Then $\beta_0$ is the treatment effect at the intervention date, $\beta_1$ is the effect of the intervention at the first period after the intervention date, and so on. The nice thing about this approach is that

• it is easily implemented in any statistical software (you just need to create the dummies and run a regression)
• the $\beta_0, ..., \beta_m$ coefficients will have standard errors and confidence intervals which you can use to see the time (lag of the treatment) from when the intervention stops to have an effect
• the $\beta_0, ..., \beta_m$ coefficients will give you an estimate of the magnitude the intervention had in subsequent periods

If you also have additional control variables like characteristics of the study participants $X_{it}$ you can easily include them in the regression, $$y_{it} = \sum^m_{\gamma = 0} \beta_{-\gamma}(\text{treatment}_{it}) + X'_{it}\rho + \eta_{it}$$ this will not affect the estimate of the intervention effect (because identification comes from the group differences between treatment and control groups) but it helps to reduce residual variance and therefore increases precision.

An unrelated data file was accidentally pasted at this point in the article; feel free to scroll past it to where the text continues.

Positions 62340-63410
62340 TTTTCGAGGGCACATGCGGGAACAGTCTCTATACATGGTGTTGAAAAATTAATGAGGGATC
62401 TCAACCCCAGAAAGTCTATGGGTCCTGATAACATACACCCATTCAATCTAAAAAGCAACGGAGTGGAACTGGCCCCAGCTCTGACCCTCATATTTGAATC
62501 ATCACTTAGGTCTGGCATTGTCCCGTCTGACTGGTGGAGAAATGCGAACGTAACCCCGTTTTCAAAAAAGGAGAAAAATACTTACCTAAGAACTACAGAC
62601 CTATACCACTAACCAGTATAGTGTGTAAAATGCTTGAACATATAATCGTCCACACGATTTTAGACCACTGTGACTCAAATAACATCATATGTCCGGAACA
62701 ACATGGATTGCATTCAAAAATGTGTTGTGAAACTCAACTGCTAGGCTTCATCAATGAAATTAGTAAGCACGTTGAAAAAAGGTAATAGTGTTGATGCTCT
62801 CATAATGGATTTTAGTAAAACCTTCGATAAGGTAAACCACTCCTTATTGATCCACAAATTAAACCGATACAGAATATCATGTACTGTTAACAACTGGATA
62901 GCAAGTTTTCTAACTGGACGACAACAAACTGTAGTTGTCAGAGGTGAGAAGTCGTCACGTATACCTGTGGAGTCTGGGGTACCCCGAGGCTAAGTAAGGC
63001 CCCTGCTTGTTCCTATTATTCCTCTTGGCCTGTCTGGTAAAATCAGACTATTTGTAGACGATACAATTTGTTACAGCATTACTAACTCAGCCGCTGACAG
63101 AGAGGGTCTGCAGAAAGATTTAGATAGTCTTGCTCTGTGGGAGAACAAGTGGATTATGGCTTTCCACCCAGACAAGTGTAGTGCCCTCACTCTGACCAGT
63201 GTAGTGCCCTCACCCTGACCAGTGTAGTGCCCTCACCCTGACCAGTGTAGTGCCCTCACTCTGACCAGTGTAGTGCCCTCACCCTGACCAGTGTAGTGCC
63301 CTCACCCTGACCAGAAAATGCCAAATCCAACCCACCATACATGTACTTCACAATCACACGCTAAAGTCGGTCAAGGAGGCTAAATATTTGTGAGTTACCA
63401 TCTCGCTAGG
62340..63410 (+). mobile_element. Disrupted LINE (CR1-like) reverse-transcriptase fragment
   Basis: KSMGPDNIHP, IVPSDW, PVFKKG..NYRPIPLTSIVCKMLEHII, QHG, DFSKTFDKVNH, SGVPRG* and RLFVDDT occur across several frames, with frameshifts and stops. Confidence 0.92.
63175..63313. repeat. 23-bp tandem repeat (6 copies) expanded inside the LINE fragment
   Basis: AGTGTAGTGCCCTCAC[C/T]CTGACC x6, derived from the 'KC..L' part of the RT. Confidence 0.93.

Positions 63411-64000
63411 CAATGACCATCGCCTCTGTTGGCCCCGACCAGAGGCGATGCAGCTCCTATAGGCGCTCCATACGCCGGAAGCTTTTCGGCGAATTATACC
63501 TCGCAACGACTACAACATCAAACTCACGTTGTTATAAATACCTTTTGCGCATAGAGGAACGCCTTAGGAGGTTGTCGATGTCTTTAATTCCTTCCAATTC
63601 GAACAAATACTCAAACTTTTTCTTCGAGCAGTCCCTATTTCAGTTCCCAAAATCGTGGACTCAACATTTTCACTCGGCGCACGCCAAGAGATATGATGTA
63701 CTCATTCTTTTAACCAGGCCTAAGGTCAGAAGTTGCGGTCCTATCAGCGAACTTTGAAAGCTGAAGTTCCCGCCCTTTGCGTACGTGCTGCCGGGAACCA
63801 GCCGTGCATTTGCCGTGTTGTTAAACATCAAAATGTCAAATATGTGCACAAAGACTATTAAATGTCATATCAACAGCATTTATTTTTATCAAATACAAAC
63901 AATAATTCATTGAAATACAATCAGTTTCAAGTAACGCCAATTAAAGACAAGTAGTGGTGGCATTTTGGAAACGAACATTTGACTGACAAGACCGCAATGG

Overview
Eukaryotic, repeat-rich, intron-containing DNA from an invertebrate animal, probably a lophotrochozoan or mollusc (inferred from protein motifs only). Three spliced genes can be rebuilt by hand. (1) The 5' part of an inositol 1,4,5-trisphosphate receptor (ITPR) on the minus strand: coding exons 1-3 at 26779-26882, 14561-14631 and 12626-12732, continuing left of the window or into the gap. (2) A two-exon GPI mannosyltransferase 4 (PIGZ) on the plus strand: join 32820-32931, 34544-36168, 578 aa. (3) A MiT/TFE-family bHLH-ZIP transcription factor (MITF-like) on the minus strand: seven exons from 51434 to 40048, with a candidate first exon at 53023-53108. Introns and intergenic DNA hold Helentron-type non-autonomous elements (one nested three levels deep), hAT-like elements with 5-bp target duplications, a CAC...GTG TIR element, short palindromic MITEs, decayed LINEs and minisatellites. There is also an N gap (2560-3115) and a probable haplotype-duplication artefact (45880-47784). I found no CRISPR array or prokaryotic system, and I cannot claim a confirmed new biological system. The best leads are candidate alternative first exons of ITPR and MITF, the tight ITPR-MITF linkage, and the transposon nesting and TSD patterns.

• Thanks for pointing me to difference-in-difference analysis. A difficulty I'm having in seeing how it applies is that it's not clear what $y_{it}$ is in my case. In your linked answer you mention a continuously varying value (e.g. wages, health) that can be observed before and after the intervention. In my case I'm using time-to-event data and I don't have any events before the intervention. If I chose a $y_{it}$ like number of people who have experienced the event by $t$, then the error terms $\epsilon_{it}$ will be auto-correlated so standard regression assumptions won't hold. Mar 3, 2015 at 8:50